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Illinois Abortion Laws

While the landmark 1973 Supreme Court decision in Roe v. Wade legalized abortion at the federal level, it was up to the states to regulate the practice. Some states have made it virtually impossible to access abortion services, while others have enacted just a few restrictions and rules. Illinois abortion laws prohibit the abortion of a viable fetus (that which can live outside of the womb), while requiring minors to obtain written consent from an adult family member at least 48 hours prior to the procedure.

Below is a summary of Illinois abortion laws. See FindLaw's Abortion section for more general information, including the history of abortion law in the U.S.

Code Section 720 ILCS 510/1, et seq.; 750 ILCS 70/1, et seq.; act barred by permanent injunction by unpublished opinion from Zbaraz v. Ryan, No. 84 CV771 (N.D. Ill. 1996)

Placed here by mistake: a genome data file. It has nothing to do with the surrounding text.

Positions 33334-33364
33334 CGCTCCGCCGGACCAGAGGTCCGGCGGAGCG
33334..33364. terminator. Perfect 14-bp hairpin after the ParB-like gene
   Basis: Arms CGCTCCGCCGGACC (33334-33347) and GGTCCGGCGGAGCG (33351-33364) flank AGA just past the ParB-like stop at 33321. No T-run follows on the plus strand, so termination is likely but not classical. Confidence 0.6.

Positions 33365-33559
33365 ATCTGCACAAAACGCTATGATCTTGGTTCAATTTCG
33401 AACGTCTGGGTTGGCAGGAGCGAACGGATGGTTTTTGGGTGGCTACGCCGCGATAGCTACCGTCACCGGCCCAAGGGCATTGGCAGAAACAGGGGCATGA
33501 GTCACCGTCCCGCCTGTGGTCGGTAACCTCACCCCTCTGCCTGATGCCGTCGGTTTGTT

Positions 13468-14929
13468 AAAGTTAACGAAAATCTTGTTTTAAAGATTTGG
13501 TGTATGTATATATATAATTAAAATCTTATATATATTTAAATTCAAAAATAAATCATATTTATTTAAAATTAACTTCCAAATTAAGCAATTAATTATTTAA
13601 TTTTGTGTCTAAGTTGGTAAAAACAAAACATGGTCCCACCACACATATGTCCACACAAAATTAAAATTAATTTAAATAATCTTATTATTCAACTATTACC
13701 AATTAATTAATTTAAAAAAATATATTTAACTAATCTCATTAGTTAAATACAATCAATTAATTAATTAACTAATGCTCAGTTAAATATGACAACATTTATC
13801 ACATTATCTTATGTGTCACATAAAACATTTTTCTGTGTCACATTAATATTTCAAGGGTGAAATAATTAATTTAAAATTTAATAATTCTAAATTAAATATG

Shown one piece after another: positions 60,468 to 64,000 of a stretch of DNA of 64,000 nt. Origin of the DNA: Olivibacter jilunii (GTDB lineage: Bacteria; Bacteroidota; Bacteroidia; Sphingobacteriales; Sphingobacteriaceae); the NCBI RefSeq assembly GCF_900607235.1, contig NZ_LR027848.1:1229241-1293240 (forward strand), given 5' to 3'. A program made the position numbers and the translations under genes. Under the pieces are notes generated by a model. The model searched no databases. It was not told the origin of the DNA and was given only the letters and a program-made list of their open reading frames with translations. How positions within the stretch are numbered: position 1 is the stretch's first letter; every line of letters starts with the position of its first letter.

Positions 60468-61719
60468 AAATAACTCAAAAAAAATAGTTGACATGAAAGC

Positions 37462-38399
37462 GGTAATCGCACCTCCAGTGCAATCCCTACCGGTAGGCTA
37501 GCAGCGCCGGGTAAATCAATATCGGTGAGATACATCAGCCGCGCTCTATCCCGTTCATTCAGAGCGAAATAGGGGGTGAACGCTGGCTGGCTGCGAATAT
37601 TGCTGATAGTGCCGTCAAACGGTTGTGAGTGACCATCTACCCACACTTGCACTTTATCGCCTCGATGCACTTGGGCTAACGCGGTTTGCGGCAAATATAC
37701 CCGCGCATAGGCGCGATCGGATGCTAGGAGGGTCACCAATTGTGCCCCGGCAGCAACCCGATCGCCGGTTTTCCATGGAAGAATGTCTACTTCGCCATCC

Statutory Definition of Illegal Abortion Use of any instrument, drug, or any other device to terminate pregnancy of a woman known to be pregnant with an intention other than to increase the probability of live a birth, to preserve the life or health of the child after live birth, or to remove a dead fetus
Statutory Definition of Legal Abortion If fetus nonviable and abortion not necessary to preserve mother's health, M.D. must certify nonviability; if fetus is viable, abortion must be medically necessary to preserve life, health of mother; M.D. must certify this necessity
Penalty for Unlawful Abortion Fine to $1,000 and/or imprisonment 3 to 7 years for M.D. (Class 2 felony); if fetus could have survived with or without support and M.D. does not use method to keep it alive: Class 3 felony
Consent Requirements 48 hours prior to abortion procedure on an unmarried woman less than 18, written informed consent by minor and actual or constructive notice must be given to an adult family member; exceptions for medical emergency or judicial notice
Residency Requirements for Patients -
Physician Licensing Requirements Licensed M.D.

Note: State laws are constantly changing -- contact an Illinois constitutional law attorney or conduct your own legal research to verify the state law(s) you are researching.

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